“I have killed two of the wrong things to kill. It is not like the city where you know what to kill. First a preying mantis (they will eat the other bugs if you give them a chance to do it) and then a firefly which, without its glow, was just a beetle in the bathroom.”
From Tumble Home, by Amy Hempel

“Apparently the thing to do was find his E spot. When you found it, you pressed it. Then he raped you. Your marriage was saved. The trouble with the E spot was that it was very hard to locate; it was somewhere near the abdomen, or the pancreas.”
From Revenge, by Steven Millhauser

“…the glare of movie marquees…Chinese restaurants and hole-in-the-wall gyp joints called night clubs…cafeterias and greasy hamburger stands, hat shops, pawn shops, candy shops, junk jewelry shops, book shops, phonograph record shops, everything scribbled with neon, everything blaring with noise, glaring with light.”
From The Spotted Pup, by Dorothy B. Hughes

“The sock had to come off. He tried again, this time stretching the fabric as carefully around the arch as he had around the heel. When the sock cleared skin, he saw something like a rash, a reddish-purple blemish that covered most of the arch, surrounded by a deep yellowish-purple ring, a deep, deep bruise.”
From A Day Meant to Do Less, by Kyle Minor

Kevin Wilson is the author of the collection, Tunneling to the Center of the Earth (Ecco/Harper Perennial, 2009). His fiction has appeared in Ploughshares, Tin House, One Story, Cincinnati Review, and elsewhere, and has twice been included in the New Stories from the South: The Year’s Best anthology. He has received fellowships from the MacDowell Colony, Yaddo, and the KHN Center for the Arts. He lives in Sewanee, Tennessee, teaches fiction at the University of the South and helps run the Sewanee Writers’ Conference. Visit him HERE.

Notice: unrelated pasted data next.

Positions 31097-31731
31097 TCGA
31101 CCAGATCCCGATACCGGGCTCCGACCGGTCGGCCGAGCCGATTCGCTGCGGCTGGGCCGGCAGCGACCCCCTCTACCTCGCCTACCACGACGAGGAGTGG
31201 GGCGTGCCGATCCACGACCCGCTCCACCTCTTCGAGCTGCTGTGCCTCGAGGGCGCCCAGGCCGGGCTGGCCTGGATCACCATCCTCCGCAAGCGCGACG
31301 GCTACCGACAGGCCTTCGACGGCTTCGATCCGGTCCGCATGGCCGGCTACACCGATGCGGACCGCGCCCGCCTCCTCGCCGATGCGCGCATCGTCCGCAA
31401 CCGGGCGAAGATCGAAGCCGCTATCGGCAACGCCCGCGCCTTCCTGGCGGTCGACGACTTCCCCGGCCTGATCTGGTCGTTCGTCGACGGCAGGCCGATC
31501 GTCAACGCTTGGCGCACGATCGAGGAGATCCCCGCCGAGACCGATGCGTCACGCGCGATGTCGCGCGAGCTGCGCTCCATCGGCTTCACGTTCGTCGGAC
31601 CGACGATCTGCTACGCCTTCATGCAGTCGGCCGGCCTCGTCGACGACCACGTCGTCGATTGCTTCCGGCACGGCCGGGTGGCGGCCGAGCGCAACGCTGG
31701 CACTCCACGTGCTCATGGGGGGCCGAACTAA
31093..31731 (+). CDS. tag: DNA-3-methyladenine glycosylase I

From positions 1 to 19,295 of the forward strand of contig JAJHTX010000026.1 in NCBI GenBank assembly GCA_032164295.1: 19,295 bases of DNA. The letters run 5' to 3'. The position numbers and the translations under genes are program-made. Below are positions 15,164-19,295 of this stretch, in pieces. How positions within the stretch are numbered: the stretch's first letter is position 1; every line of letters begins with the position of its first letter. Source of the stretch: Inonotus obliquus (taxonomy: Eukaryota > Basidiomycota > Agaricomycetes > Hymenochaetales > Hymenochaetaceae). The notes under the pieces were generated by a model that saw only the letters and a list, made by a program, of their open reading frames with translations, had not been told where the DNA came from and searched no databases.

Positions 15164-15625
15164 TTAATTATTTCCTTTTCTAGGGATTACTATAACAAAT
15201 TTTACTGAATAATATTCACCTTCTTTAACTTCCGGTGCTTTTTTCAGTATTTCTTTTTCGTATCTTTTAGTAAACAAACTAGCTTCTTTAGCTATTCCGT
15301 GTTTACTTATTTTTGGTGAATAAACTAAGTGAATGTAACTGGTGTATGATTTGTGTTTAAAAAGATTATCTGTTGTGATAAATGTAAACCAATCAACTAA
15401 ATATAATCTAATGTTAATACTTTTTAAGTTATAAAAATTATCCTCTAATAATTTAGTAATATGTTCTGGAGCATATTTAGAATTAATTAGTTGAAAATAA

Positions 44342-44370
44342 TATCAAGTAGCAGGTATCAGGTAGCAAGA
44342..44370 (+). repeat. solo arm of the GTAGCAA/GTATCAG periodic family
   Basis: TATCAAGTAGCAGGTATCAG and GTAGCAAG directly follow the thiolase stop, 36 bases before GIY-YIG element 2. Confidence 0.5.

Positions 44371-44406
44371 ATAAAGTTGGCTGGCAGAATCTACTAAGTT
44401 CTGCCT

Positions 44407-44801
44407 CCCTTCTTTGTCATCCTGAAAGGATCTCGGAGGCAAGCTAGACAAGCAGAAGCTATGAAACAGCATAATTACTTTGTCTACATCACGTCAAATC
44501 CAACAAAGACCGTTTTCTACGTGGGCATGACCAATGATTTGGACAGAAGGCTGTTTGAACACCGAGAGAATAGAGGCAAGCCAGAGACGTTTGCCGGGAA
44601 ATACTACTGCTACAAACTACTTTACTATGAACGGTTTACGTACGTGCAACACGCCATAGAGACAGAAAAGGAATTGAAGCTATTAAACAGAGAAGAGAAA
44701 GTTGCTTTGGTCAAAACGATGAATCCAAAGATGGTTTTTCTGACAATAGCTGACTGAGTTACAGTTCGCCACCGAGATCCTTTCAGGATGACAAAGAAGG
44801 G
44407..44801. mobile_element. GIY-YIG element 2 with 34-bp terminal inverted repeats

William Walsh’s Top Twenty Favorite Novellas

I have compiled a top ten list that is two times larger than requested. It’s assembled in alpha order by title. My favorite is Pafko at the Wall, by Don DeLillo, which I read in Harper’s when it first came out, then as a chapter in Underworld, and then again when it was released as a stand-alone book a few years ago. I think I like it so much because Jackie Gleason, The Great One, is in it.

I read almost all of the novellas on the list many years ago, some as a teenager. I have a soft spot for Raise High the Roof Beam, Carpenters and Seymour: An Introduction, and all of Salinger, which I read one week in tenth grade when I was home sick from school. Of the more recent novellas listed, my favorite is Shopgirl by Steve Martin with Spanking the Maid by Robert Coover a close second. I am surprised that three novellas by Henry James are on this list, but I couldn’t take even one off.

1. The Awakening, by Kate Chopin

2. Bartleby, the Scrivener: A Story of Wall Street, by Herman Melville

3. The Bear, by William Faulkner

4. The Beast in the Jungle, by Henry James

5. The Body Artist, by Don DeLillo

6. Daisy Miller, by Henry James

7. Ethan Frome, by Edith Wharton

8. EVER, by Blake Butler

9. The Metamorphosis, by Franz Kafka

10. Of Mice and Men, by John Steinbeck

11. Old Man and the Sea, by Ernest Hemingway

12. Pafko at the Wall, by Don DeLillo

13. Raise High the Roof Beam Carpenters and Seymour: An Introduction by J.D. Salinger

14. Seize the Day, by Saul Bellow

15. Shopgirl, by Steve Martin

16. The Singing Fish, by Peter Markus

17. Spanking the Maid, by Robert Coover

18. The Stranger, by Albert Camus

19. The Train Was On Time, by Heinrich Boll

20. Turn of the Screw, by Henry James

William Walsh is the author of Without Wax: A Documentary Novel and Questionstruck. His fiction and derived texts have appeared in New York Tyrant, Caketrain, Juked, Rosebud, Quarterly West, Lit, McSweeney’s Internet Tendency, and other journals. Find him HERE.